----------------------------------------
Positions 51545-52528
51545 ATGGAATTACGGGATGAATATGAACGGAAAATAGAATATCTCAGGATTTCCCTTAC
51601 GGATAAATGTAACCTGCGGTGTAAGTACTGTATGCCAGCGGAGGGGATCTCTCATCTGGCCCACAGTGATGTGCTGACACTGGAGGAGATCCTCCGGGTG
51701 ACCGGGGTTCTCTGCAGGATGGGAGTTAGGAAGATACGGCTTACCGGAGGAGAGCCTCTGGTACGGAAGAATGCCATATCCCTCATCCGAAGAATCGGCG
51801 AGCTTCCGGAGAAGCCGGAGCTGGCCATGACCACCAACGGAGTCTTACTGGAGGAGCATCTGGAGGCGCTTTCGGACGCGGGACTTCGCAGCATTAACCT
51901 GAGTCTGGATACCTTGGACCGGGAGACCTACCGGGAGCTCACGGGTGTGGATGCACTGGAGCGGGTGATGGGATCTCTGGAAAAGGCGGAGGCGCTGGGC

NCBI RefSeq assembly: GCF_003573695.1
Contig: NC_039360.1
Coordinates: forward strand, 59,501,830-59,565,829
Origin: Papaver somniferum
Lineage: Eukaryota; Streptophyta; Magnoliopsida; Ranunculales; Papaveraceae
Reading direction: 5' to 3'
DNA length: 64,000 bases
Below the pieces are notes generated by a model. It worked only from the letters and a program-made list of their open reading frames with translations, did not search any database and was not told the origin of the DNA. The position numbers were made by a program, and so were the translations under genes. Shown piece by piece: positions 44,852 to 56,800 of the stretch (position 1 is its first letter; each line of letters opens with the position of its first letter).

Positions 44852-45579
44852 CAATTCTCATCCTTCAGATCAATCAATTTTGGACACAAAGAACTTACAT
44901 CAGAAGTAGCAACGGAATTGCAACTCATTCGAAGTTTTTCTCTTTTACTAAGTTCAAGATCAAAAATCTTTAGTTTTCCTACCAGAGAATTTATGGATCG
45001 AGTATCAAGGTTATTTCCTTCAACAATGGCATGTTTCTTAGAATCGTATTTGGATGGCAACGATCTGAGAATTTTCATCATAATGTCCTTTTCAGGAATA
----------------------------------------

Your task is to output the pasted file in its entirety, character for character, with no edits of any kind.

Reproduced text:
Positions 51545-52528
51545 ATGGAATTACGGGATGAATATGAACGGAAAATAGAATATCTCAGGATTTCCCTTAC
51601 GGATAAATGTAACCTGCGGTGTAAGTACTGTATGCCAGCGGAGGGGATCTCTCATCTGGCCCACAGTGATGTGCTGACACTGGAGGAGATCCTCCGGGTG
51701 ACCGGGGTTCTCTGCAGGATGGGAGTTAGGAAGATACGGCTTACCGGAGGAGAGCCTCTGGTACGGAAGAATGCCATATCCCTCATCCGAAGAATCGGCG
51801 AGCTTCCGGAGAAGCCGGAGCTGGCCATGACCACCAACGGAGTCTTACTGGAGGAGCATCTGGAGGCGCTTTCGGACGCGGGACTTCGCAGCATTAACCT
51901 GAGTCTGGATACCTTGGACCGGGAGACCTACCGGGAGCTCACGGGTGTGGATGCACTGGAGCGGGTGATGGGATCTCTGGAAAAGGCGGAGGCGCTGGGC

NCBI RefSeq assembly: GCF_003573695.1
Contig: NC_039360.1
Coordinates: forward strand, 59,501,830-59,565,829
Origin: Papaver somniferum
Lineage: Eukaryota; Streptophyta; Magnoliopsida; Ranunculales; Papaveraceae
Reading direction: 5' to 3'
DNA length: 64,000 bases
Below the pieces are notes generated by a model. It worked only from the letters and a program-made list of their open reading frames with translations, did not search any database and was not told the origin of the DNA. The position numbers were made by a program, and so were the translations under genes. Shown piece by piece: positions 44,852 to 56,800 of the stretch (position 1 is its first letter; each line of letters opens with the position of its first letter).

Positions 44852-45579
44852 CAATTCTCATCCTTCAGATCAATCAATTTTGGACACAAAGAACTTACAT
44901 CAGAAGTAGCAACGGAATTGCAACTCATTCGAAGTTTTTCTCTTTTACTAAGTTCAAGATCAAAAATCTTTAGTTTTCCTACCAGAGAATTTATGGATCG
45001 AGTATCAAGGTTATTTCCTTCAACAATGGCATGTTTCTTAGAATCGTATTTGGATGGCAACGATCTGAGAATTTTCATCATAATGTCCTTTTCAGGAATA